Interview with Graphic Designer: Joumana Medlej

Beauty, which the knower appreciates and a lover admires, is worshiped by the mystic. It is useless to try to put into words what beauty is, but if anything can explain it, it is the other word for beauty and that is harmony. It is the harmonious combination of colors, the harmonious grouping of  lines, and the harmonious blending of the objects of nature that suggest to us the idea of beauty. In order to be beautiful an object must be harmonious, for in point of fact, harmony is beauty.

If there is anything in the world that makes man unconscious of himself, in other words that makes him lose his self-consciousness, if there is anything that makes man humble, that makes him surrender willingly, it is beauty. Beauty is something that conquers without a sword, that holds without hands, that is more tender then the petals of a flower and stronger then anything in the world. The Prophet has said, 'God is Beauty and He loves what is beautiful.'
~ Sufi Mystic Inayat Khan on Beauty and Harmony (credit)

The hidden harmony is stronger than the visible.
~ Greek philosopher Heraclitus

It was the beautiful and harmonious calligraphy works of Joumana Medlej that suddenly appeared when I was searching for some artwork on the internet. The exceptional beauty that Joumana's work bring with a very fresh style immediately captured my heart and I wanted to know more about the artist. Soon I discovered that Joumana Medlej is a leading Graphic Designer and Illustrator from Lebanon who not only does contemporary Arabic calligraphy but she is also a designer for video games, has publisher her own Graphic Novel and she is also an accomplish travel writer. When I was browsing her collection of calligraphic designs I noticed that most of them were accomplished by beautiful and captivating quotation from various Sufi Masters, from classical to modern mystics. That was when I was inspired to conduct a sohbet or interview with Joumana Medlej. What follows is an email interview with Joumana where she shares about her work, inspiration, calligraphy and technology. Don't forget to explore her beautiful works from the links provided at the end of this piece.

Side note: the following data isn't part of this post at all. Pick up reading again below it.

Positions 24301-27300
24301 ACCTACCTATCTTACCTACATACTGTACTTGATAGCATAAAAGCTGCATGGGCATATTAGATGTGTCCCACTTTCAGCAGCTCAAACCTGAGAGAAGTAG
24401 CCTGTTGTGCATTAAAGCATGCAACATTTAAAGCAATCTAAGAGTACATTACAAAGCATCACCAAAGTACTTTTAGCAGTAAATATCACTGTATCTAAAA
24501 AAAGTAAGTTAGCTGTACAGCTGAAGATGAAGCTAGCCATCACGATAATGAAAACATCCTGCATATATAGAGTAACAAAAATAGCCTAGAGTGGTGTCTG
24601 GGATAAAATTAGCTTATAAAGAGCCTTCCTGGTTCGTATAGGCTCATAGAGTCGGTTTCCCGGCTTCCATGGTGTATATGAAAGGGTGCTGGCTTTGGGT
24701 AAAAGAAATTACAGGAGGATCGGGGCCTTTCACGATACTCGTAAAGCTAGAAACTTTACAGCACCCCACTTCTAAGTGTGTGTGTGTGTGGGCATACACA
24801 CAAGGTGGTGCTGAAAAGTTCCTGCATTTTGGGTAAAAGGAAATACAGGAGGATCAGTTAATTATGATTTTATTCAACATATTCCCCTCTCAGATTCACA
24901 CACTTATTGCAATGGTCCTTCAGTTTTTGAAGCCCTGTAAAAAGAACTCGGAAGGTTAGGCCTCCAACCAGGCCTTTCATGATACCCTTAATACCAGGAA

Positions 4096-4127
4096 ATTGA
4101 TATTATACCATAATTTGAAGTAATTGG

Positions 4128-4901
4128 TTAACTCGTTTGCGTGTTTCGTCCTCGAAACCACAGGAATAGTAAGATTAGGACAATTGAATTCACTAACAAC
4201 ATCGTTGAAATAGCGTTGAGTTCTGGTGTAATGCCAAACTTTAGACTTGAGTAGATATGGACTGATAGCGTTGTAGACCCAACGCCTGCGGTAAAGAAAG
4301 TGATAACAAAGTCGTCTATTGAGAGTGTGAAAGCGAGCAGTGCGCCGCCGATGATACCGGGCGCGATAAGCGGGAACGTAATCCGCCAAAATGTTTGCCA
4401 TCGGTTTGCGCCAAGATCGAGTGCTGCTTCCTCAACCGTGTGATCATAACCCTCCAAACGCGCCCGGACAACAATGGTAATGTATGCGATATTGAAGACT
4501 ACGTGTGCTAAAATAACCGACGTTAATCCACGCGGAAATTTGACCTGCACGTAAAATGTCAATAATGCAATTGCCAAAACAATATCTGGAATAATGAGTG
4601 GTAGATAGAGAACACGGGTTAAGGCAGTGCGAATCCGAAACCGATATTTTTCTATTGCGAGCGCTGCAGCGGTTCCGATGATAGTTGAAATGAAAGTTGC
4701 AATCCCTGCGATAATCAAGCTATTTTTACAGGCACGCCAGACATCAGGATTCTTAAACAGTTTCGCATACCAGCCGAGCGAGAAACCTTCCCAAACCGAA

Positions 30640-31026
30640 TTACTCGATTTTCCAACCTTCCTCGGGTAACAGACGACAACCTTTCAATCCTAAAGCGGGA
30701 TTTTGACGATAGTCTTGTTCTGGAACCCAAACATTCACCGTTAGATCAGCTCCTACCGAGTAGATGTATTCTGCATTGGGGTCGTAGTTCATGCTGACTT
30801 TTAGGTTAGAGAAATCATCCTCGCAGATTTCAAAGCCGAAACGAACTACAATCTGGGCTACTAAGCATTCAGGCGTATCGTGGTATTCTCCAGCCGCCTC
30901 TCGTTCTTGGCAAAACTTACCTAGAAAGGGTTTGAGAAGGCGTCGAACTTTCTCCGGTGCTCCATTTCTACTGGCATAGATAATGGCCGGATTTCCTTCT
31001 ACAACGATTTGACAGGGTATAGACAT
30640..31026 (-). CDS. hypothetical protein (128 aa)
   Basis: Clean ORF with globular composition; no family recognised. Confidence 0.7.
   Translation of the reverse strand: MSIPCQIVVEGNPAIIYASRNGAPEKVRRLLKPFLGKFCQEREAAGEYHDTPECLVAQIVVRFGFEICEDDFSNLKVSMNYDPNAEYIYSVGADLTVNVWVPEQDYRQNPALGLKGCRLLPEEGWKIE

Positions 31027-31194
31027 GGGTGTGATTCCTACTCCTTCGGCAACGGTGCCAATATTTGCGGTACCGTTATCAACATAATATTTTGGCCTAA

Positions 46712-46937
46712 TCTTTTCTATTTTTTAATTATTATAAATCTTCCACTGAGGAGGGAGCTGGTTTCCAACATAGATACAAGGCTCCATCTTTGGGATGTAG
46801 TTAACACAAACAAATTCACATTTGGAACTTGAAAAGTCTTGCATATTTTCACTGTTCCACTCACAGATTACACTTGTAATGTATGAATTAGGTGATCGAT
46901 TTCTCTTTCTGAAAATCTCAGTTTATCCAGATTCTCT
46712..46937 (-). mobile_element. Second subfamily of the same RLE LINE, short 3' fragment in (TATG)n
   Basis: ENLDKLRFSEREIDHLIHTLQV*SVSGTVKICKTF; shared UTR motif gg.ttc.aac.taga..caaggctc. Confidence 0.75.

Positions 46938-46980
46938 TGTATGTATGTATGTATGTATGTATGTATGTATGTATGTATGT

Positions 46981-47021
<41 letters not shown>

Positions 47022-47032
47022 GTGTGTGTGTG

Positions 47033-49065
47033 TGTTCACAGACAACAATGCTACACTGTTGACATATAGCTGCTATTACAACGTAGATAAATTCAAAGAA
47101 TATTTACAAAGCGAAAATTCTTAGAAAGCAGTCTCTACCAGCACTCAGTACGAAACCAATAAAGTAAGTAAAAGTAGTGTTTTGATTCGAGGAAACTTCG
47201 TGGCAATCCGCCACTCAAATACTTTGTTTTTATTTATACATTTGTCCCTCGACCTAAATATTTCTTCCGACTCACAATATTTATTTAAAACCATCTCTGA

Sadiq: Please tell a little about yourself and your work.

Joumana: I'm trained as a graphic designer, with a preference for illustration in which I'm self-taught. Currently I design videogames and publish children's books, alongside more personal projects such as a comic book, art tutorials, icon sets, and of course Arabic calligraphy.

Since when you seriously started your creative career?

I've had many serious starts, really! Each in a different direction as I looked for my own thing in the creative fields. But you could say it started when I decided to study and work in a creative field, when I was 17 and chose graphic design as a major. I've always been more of an artist than a designer, but I felt it would give me the tools to be self-sufficient in any creative field necessary as I made a place for myself, and it has.

What is your most favorite source of inspiration ?

Life is altogether inspiring. There's nothing out there that can't plant the seed of an idea in me, even though I can only act on some of them. I get a lot of inspiration from my travels, from nature, from my dreams, and from unexpected and uncontrollable things such as the way a building ages and decays.

Calligrapher: Samir Sayegh
You do very interesting Arabic calligraphy. What made you interested in it? What is unique about it?

For many years now I have worked for and with master calligrapher Samir Sayegh as an assistant. Through him, by the sheer amount of hands-on work I got to do on letter forms, the "knowledge of letters" opened up to me – I use here Ibn Arabi's term ('ilm al-huruf) because nothing describes it better, as it is between art and science but it's beyond either. No other script in existence (and I have studied many, being one of my interests) behaves the way Arabic does and can be manipulated in the same way.

Early scribes of Arabic, in the early Islamic period, did not use it for functional reasons, since they relied on memorization of their sacred texts. Instead they were aware that they were giving a visual form to the words of Revelation, so they developed it along very different lines than, say, Latin. It's difficult to describe rationally how the result functions, I can do no better than call it magic – something extraordinary that unfolds before our eyes but that logic cannot explain or create.